President of the UC Condemns wildcat strike at University of California

On Friday, Janet Napolitano, the President of the UC, condemned the student worker strike at the University of California Santa Cruz that bring about seventeen arrests, saying there might be costs including possible job losses. According to The Washington Post, a huge crowd of grad students grouped this week at the campus to demand a cost-of-living raise of around $1412 monthly.

In a letter to students and faculty members, Napolitano wrote that the illegal strike was an open violation of their existing agreement of joint bargaining with the United Automobile Workers, that signifies grad students all over the University of California system.

The president of the university system – who was the former governor of Arizona from 2003 to 2009 and also the homeland security secretary of the United States under the administration of Barack Obama from 2009 to 2013, said that the school wouldn’t revive the bargaining agreement.

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Napolitano wrote that to grant the demands of the protesting group of workers involved in an illegal wildcat strike would weaken they actual base of the agreement negotiated in good faith by the United Automobile Workers (UAW) and endorsed by a number of members over the system. She says that officials understand the high costs of living nearby campus, but protesting and striking like this is not a proper way to acquire their desires.

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Napolitano enlightened that the chancellor of the school already offers two solutions: a 5-year funding program at the minimum backing level of a 50% teaching assistantship for students at the doctorate level and second a $2500 requirement-based housing fellowship.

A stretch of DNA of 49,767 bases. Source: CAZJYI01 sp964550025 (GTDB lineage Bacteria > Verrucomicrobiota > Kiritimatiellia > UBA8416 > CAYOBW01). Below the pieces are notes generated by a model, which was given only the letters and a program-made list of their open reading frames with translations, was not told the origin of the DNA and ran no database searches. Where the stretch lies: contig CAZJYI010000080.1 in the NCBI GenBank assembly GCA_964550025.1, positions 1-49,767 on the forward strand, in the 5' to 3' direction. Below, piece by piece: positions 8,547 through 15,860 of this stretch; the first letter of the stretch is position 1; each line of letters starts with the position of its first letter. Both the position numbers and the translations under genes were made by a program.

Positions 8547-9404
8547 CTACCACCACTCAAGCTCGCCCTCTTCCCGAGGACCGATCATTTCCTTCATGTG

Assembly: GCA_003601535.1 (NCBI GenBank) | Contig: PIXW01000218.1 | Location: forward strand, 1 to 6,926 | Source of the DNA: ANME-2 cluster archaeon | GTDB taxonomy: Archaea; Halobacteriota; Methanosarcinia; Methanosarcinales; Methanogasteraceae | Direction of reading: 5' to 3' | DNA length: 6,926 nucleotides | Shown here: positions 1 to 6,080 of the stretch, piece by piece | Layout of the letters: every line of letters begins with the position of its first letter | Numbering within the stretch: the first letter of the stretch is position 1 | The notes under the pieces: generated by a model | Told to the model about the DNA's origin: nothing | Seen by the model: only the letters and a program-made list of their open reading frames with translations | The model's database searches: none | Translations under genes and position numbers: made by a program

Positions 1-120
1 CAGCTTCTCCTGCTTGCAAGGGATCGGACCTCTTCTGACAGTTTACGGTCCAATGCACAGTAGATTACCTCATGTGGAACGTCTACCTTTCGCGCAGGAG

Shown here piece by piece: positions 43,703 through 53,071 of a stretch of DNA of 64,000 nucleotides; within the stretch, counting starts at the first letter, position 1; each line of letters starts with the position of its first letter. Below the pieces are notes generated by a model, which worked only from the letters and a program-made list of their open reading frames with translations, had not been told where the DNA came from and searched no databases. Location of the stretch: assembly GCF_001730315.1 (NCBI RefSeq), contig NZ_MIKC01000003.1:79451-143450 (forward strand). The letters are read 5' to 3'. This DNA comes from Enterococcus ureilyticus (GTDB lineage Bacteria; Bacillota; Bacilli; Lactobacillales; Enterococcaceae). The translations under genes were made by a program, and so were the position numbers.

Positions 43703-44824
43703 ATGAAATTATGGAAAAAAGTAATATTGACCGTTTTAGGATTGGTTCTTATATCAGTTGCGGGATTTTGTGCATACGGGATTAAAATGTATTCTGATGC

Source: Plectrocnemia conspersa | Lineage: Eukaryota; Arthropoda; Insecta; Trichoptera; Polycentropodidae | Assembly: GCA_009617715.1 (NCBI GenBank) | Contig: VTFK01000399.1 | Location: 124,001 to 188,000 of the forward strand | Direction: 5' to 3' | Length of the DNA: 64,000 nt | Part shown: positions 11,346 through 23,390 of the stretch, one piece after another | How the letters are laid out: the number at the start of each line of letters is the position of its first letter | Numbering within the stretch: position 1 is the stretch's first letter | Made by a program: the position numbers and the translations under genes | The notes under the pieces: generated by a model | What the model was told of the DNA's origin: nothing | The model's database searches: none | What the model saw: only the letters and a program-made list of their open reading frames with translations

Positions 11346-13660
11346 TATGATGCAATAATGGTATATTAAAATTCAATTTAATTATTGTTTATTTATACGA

Janet Napolitano condemns wildcat strike at UC

Though, holding undergraduate student hostage and refusing to bring out contracted responsibilities of teaching, established as a wrong way to go on. Further, she wrote that the taking part in the strike would have costs, up to and including the dismissing of employees at the UC.

The post reported that students linked arms and sat in protest at the main entrance of the campus on Wednesday for many hours, after which authorities make around seventeen arrests.

Protestors accused the security officers of using extreme force during the protests, while officers said they just tried to keep everybody safe. Moreover, Scott Hernandez-Jason, the university spokesman, emailed that officers frequently tried to overcome the situation and made clear that blocking this main roadway had to stop or it might lead to arrest.

Rachael Nava, the chief operating officer of the University of California, wrote a note to United Automobile Workers Local 2865, requesting them to stop the protests, whereas the union inquired the school to consider to the demands of the sounds, according to the Post. The latest contract expires in 2022, but the institution could still look after the demands.

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